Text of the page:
Día de Muertos Committe

Día de Muertos Committe is a community oriented to promote mexican culture and preserve its cultural heritage. This voluntary organization keeps striving to make this festival posible. We strongly believe in the importance of introducing this tradition to our children and future generations to keep it alive.

“En este mundo matraca
de morir nadie se escapa.”

Brief History of the Day of the Dead in Mexico.

The day of the dead festival is considered one of the most important festivities within the Nahua communities of the central valley in Mexico because it holds a symbolic content of Mesoamerican tradition, and is related to the festive cycle and agricultural ritual.

Within popular religiosity, these rituals begin with the feast of the Holy Cross (May 3), where the rain request rites are expressed and end when the harvest rises when the first frosts arrive at the beginning of November. These frosts mark the total death of the corn plant and coincide with the feast of the day of the dead.

The first and second days of November are important dates because it is where the whole community participates. The first day of November is the feast of the “deceased”, dedicated to those who died when they were children, that is, the little dead. With the arrival of the European evangelizers, it was believed that when they died baptized they went directly to heaven, where they became “little angels.” The next day, the second of November, is dedicated to the big dead (adult deceased people) or grandparents.

Before the arrival of the Europeans, Nahua agricultural communities in central Mexico worshiped Tláloc, god of rain, and it was believed that when a child died he became a tlaloque, who supposedly sent the precious liquid to the cornfields. That is why the death of children is celebrated. For example, the mountain of Coconetla to the west of the city of Mexico, receives this name that means “place of the children of water”.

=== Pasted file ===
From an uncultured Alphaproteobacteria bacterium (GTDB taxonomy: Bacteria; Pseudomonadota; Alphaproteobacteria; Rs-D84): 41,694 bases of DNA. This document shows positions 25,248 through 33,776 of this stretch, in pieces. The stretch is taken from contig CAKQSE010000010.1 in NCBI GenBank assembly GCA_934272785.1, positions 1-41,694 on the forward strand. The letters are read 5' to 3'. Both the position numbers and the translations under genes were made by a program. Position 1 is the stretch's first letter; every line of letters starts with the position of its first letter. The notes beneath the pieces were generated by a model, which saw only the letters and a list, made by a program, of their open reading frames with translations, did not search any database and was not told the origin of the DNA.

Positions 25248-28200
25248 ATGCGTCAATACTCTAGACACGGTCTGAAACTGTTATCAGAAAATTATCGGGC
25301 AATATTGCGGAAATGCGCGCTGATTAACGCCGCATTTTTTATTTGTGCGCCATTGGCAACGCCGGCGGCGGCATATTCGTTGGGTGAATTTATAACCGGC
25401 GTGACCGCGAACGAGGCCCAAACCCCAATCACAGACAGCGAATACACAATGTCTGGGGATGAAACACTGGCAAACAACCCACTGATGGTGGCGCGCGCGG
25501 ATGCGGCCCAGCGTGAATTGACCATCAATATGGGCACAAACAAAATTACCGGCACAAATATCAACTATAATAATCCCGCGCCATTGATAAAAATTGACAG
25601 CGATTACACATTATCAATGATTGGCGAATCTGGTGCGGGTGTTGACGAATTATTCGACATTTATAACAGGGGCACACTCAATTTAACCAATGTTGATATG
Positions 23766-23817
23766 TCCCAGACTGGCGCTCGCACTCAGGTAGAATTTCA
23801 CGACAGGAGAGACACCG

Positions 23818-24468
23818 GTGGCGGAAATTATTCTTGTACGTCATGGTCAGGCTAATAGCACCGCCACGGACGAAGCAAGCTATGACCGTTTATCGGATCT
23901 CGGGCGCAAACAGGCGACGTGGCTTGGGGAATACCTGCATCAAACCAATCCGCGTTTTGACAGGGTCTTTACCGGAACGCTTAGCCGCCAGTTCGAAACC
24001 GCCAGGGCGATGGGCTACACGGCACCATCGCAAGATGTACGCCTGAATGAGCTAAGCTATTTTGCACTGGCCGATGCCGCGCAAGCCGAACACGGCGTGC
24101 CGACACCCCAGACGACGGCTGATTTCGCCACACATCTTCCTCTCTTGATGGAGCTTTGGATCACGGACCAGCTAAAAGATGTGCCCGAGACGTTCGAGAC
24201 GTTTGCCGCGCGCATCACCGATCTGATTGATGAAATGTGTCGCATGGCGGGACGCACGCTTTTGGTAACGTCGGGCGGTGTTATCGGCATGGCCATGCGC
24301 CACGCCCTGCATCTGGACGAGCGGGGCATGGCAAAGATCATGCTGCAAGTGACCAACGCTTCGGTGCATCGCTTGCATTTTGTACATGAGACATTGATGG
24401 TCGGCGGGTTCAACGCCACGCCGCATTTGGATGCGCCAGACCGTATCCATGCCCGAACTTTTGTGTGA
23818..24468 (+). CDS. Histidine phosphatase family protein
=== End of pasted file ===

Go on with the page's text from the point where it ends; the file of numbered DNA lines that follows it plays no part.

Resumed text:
On October 31st, the tenates or baskets they use for the offering of the little dead are prepared; This is placed near the family altar where the images of the saints are. In the tenates it is placed: breads, fruits, corn or ears, sweet bread and white waxes; Pots and jugs containing milk, atole and chocolate are also placed. The tenates are arranged in a row leaving the center of the table free to put copal, candles, glass with water, scattered fruit and the Cempoalxochitl flower. In some villages there is a belief that during their stay they make a tour of the pantheon to their old house and with the waxes that their relatives placed in the home offerings their way back to the “beyond” is illuminated.

“La muerte está tan segura de alcanzarnos que nos da una vida de ventaja.”


If you have any specific questions about the event, want to be part of our group of volunteers or want to know more about our tradition, do not hesitate to call us. We will be happy to talk to you 🙂

Edgardo García: [email protected]

Additional text and information by Marta Alcocer from: https://unaviocargadode.com/2018/10/30/dias-de-muertos-en-seattle
Design and visual communication: Enrico Gianfranchi
Photography: April Jingco
Web design and development: Delirio Estudio Creativo


On behalf of each of the people who participate making this event possible: Organizing committee, coordinators, assistants, volunteers, dancers and dancers, and technical staff. We appreciate and value the support of our sponsors.

Thank you so much!

our sponsors